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LoneRider
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Marysville, WA.
Jun 29, 2016 06:22 |  #15

I have a good friend who is a RE agent and started shooting listings for him last year. It took me about 8-10 shoots to get comfortable and settle in on a method.

Lots of time can be saved in post by taking a little longer on leveling the camera and getting the lighting right whether ambient or flash. My niche is houses in the $250K-$850K range in the greater Seattle area. Most of my jobs entail an hour of drive time or less (round trip) 60-90 minutes at the location and another 60-90 minutes post processing with PhotoShop CC. My fees range $150-$200 in most cases with additional charges for excess travel time, particularly large houses, virtual staging, and high angle shots.

I am now working with 6-8 agents pretty regularly, having done 30 listings so far this year. I post each shoot as an album on Flickr and also provide a link to Dropbox for a zip file of the photos, one set 2400x1800 resolution. Usually 15-25 shots per property and while I promise next day delivery, in most cases I deliver the edited shots the same day.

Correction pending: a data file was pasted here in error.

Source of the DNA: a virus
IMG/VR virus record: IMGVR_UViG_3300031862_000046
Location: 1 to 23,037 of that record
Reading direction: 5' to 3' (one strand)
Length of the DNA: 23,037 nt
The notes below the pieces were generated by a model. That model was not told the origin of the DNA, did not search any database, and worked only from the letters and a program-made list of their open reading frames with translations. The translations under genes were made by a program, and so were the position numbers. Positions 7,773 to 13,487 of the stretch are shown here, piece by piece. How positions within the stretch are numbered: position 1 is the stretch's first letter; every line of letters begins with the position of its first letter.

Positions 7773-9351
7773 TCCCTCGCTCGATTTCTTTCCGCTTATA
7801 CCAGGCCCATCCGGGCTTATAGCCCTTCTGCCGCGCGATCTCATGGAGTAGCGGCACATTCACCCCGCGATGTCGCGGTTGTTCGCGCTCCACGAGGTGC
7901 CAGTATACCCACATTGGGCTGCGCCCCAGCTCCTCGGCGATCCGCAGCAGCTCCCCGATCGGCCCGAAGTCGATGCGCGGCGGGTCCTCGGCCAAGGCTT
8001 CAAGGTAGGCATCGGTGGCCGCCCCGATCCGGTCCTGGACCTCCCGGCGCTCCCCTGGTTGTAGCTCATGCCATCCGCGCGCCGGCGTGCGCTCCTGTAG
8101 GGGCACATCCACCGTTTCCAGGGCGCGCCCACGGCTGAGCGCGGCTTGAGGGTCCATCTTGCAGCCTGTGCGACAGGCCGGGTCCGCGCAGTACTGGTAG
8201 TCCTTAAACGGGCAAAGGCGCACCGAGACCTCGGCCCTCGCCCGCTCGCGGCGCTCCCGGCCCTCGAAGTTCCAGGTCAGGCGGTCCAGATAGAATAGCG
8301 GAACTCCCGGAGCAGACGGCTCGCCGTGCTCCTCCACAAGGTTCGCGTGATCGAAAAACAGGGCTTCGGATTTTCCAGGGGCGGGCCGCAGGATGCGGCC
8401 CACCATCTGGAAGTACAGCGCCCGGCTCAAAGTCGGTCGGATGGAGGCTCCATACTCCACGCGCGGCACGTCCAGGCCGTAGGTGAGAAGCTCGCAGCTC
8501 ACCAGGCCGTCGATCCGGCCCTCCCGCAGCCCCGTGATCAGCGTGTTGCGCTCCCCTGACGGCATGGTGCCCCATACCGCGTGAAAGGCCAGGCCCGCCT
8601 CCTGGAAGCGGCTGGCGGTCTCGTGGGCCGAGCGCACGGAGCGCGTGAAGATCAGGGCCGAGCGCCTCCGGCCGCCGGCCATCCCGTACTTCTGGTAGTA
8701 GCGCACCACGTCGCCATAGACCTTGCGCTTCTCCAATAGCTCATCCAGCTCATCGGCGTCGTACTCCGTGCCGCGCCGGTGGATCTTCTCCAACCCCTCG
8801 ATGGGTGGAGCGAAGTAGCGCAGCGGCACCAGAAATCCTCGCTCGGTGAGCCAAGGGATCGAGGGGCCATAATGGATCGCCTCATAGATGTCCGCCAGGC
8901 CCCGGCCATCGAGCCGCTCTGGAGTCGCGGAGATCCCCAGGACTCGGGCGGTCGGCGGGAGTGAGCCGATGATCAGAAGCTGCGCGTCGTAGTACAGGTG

Pricing seems to vary widely by market and while agents can certainly be tight, if you work with good agents they realize their time is better spent doing things that make them money and paying you for freeing up their time makes sense. Frequently I will shoot a seller's house while the agent is finishing the listing paperwork/contract etc.

I started with my 6D and 16-35mm F4L along with a Samyang 14mm. Recently have switched to my 7D2 and Sigma 8-16mm. I have 3 Yongnuo 600RT flashes, rarely need to use all three but regularly use one off camera and occasionally need a second. Time is money - I can shoot everything with the Sigma lense and am not spending time swapping lenses like I did with the 6D. The 14mm Samyang needed barrel distortion corrected in every shot. Sigma doesn't suffer from distortion so less editing time in post.

Many will merge or layer multiple ambient light shots so as not to bother with flash. I find that by balancing ambient and flash 95% of the time I can get the shot with a single capture, again saving time in post.

I am keeping pretty good records, and seem to be grossing in the $47/hr range. Not getting rich, but it is reimbursing me for all the gear I've bought over the years and making it easier to get approval for more as the need/want arises. Doing much more business than I ever expected to, so much in fact that I went "legit" and run it as a Schedule C sole proprietorship side business.